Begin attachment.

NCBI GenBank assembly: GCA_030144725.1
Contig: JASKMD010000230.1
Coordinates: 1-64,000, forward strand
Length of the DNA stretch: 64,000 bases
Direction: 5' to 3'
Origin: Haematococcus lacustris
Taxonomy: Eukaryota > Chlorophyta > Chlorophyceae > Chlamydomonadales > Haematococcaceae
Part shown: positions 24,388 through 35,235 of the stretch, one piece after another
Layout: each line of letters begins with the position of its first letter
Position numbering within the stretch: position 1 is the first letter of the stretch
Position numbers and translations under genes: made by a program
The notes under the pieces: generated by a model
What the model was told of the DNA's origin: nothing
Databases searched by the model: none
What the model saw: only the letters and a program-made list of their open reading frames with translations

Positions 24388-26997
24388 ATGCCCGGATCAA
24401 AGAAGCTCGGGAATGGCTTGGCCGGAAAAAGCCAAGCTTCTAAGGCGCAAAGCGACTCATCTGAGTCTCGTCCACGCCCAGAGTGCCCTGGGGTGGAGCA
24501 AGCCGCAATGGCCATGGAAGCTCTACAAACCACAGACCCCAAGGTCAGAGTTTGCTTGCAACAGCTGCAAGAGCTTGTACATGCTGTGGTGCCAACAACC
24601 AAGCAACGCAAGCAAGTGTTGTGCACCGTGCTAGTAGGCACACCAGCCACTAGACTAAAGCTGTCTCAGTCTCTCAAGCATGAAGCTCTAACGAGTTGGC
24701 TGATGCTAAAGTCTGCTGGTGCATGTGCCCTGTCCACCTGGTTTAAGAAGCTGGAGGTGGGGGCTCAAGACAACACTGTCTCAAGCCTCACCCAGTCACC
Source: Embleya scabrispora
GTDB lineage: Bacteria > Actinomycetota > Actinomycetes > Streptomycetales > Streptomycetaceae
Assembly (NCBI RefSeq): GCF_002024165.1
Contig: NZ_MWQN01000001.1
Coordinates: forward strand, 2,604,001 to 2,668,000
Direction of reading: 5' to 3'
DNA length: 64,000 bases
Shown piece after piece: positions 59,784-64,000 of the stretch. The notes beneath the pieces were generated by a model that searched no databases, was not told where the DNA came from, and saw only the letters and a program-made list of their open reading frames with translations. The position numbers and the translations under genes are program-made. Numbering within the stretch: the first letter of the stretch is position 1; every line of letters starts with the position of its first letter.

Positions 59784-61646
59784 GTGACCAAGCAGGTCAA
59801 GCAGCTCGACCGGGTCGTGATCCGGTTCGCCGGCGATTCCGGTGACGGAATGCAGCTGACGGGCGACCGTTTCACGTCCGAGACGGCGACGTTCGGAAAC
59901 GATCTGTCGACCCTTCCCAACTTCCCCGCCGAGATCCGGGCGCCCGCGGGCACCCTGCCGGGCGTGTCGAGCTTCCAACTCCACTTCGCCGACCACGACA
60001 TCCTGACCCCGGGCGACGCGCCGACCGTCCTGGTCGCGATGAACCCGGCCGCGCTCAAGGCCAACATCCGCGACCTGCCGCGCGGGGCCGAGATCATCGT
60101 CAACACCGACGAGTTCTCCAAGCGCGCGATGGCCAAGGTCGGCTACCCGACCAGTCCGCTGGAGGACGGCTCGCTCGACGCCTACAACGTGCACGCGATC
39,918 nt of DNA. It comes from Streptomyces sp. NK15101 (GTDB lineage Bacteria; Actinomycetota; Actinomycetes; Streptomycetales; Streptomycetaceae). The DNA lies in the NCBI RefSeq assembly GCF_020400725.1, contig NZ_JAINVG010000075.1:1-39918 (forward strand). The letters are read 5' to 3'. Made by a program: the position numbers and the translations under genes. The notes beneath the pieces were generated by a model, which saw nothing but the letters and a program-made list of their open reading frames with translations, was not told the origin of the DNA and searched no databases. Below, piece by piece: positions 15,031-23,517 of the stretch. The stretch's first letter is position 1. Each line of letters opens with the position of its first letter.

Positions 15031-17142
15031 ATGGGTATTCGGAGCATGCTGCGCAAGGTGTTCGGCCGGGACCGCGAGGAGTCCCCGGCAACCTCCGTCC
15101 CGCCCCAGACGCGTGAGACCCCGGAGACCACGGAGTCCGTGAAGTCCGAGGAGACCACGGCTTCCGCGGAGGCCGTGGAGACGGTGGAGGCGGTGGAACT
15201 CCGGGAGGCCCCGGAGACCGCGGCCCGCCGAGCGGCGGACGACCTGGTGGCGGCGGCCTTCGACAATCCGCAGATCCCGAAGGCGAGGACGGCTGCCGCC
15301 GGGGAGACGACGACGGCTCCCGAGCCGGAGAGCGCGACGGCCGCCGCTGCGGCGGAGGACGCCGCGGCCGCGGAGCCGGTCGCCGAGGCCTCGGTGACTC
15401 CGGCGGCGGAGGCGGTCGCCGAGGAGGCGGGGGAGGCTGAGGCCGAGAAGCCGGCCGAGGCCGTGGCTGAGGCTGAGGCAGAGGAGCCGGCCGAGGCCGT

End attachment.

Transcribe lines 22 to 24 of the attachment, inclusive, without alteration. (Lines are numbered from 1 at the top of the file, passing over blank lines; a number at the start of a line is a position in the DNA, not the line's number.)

Source: Embleya scabrispora
GTDB lineage: Bacteria > Actinomycetota > Actinomycetes > Streptomycetales > Streptomycetaceae
Assembly (NCBI RefSeq): GCF_002024165.1